At this point in the book, Mark introduces the more controversial possible explanation of how SF works. He writes that this is not to explain why clients are where they are. It is to provide “explanations about our practice…about what we do and how it might help”. To have validity, it is essential that this explanation stays within the defining elements of SF, focusing on interaction and description rather than mentalism and cause. Mark explains how enactive cognition enables this by putting the person back into play. Rather than separating mind and body, and therefore focusing on theories of mind that are the premise for so many therapeutic frameworks, enactivists centralise the person’s experience in the world - a view far more akin to SF. This development is not random but based on the recognition that the brain is not an actor producing autonomous cognitive processes. It is the tool of a person using it to think and make decisions as they interact with the world. Enactive cognition has brought forward the insights of Wittgenstein that de Shazer so valued; that the “inner” world of experience is not separate from the “outer” and that language and meaning flex in use. From this we can start to see that an explanation of how SF might work is feasible.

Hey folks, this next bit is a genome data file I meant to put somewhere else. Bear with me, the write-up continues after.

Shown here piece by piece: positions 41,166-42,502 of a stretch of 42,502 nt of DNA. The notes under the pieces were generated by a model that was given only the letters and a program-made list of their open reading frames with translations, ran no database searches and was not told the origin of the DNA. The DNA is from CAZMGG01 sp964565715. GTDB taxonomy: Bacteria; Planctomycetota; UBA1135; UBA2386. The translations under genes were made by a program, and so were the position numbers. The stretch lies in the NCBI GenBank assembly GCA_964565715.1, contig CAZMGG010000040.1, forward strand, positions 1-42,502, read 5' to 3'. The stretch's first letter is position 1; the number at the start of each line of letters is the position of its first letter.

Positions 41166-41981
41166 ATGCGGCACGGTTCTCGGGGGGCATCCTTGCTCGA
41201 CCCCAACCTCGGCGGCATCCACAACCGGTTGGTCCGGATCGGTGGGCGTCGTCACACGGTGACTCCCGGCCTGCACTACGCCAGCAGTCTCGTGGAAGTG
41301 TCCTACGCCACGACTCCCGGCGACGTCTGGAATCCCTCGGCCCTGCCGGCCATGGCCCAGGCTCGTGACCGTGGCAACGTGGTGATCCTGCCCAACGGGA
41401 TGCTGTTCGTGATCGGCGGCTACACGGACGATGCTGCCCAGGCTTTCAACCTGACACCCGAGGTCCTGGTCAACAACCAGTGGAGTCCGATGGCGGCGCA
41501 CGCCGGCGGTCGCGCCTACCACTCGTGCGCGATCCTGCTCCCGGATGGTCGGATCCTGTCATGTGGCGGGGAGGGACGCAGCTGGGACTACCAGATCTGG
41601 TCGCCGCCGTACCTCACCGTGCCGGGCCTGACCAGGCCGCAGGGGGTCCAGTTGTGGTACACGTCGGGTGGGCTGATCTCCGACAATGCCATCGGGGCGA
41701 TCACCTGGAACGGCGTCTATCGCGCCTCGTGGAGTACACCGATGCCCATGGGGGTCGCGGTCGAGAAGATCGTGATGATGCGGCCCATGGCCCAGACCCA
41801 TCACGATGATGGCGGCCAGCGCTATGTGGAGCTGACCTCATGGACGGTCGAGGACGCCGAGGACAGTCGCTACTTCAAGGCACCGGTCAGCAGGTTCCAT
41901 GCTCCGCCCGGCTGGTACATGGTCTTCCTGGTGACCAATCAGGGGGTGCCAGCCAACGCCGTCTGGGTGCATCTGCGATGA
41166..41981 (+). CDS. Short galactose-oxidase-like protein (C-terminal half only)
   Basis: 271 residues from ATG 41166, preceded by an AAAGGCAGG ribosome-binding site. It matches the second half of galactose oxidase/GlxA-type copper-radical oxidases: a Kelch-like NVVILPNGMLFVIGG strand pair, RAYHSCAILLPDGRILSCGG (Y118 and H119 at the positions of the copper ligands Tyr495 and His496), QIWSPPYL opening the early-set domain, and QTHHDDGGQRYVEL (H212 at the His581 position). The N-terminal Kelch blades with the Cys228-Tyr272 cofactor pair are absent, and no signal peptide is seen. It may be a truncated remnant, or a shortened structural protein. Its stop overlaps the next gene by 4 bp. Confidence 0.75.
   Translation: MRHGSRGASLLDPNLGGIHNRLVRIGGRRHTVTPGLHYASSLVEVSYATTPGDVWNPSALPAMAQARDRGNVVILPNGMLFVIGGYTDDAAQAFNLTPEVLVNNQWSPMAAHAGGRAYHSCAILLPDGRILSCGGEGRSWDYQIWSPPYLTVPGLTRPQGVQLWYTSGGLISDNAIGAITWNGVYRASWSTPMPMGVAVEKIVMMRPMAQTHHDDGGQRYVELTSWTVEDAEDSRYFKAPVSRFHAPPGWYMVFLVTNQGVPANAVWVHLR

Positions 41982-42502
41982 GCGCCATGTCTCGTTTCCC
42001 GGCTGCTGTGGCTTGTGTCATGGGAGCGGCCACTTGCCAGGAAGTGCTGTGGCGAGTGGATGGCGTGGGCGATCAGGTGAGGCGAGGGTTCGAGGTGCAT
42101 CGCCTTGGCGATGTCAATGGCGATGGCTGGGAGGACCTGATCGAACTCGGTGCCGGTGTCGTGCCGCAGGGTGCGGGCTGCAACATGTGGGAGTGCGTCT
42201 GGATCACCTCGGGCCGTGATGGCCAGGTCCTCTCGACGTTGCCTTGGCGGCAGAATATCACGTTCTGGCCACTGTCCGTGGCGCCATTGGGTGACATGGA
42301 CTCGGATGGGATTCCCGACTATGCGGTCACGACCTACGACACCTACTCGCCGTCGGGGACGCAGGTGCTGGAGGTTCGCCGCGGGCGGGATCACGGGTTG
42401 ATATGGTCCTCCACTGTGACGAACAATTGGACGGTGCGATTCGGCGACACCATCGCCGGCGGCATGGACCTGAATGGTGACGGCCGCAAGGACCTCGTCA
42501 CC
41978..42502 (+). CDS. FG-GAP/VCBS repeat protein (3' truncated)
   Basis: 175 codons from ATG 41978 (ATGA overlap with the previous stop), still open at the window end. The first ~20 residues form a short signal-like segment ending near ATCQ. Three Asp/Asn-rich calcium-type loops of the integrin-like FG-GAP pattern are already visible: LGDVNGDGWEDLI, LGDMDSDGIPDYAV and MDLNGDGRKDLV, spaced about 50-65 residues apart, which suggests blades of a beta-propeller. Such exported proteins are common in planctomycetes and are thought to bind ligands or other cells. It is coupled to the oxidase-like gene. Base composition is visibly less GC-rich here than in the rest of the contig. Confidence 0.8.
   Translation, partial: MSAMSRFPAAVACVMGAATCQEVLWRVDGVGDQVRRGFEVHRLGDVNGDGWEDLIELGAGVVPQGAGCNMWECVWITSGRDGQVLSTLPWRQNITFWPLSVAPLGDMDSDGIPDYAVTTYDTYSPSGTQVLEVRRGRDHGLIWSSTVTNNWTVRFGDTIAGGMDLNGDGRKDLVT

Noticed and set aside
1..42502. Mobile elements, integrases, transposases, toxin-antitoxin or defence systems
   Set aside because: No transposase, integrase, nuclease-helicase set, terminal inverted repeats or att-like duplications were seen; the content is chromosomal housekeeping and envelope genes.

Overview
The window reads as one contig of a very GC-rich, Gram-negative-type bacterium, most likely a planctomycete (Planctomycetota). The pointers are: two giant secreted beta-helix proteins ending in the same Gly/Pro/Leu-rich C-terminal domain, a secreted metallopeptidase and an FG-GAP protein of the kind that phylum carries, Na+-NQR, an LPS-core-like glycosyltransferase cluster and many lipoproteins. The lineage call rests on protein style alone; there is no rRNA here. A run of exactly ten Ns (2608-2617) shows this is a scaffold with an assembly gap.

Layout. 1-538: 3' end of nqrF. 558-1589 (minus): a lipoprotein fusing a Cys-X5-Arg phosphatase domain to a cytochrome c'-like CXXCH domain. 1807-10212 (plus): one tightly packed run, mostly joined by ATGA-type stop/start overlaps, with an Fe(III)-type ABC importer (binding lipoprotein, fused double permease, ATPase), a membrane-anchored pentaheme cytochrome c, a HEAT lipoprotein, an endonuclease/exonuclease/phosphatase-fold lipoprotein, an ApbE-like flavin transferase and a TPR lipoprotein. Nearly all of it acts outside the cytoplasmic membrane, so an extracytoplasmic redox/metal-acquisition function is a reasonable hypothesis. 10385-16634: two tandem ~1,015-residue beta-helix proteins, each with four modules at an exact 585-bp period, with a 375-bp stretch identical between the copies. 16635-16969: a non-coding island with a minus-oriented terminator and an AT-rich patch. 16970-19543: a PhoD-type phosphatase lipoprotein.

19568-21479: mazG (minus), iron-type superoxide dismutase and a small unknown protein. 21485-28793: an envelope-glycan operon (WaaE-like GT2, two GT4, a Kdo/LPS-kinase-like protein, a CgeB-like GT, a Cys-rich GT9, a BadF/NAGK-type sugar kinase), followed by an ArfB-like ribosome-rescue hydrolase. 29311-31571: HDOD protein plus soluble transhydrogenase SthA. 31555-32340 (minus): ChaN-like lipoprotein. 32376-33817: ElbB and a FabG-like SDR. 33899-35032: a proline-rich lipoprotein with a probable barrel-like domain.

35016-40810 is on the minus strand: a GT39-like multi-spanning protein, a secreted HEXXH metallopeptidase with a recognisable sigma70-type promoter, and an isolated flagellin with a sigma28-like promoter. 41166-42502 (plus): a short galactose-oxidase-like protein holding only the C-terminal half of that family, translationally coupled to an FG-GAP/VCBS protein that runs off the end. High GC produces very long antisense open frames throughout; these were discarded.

From this paradigm shift other possibilities flow, leading Mark to the central point of how SFBT might stretch the world of the client. He borrows from American psychologist Gibson’s theory of affordances to achieve this. Gibson argues that how we perceive the world is particularly related to how we use it. So humans will perceive a guitar as a musical instrument rather than just a moulded construction of wood and string, but a bird might see it as a place to perch. These uses define our individual world and are based on the opportunities for interaction which we notice and use. They have developed from our unique experience and specify our responses in concrete situations. In this approach the person’s field of affordances corresponds to the particular world of that individual. This is why we are often in awe of someone who can quickly see something outside the box. It also allows us to see how the world of someone with OCD might be dominated by washing their hands. Mark is suggesting that mental illness is an altered way of being in the world rather than a mental state.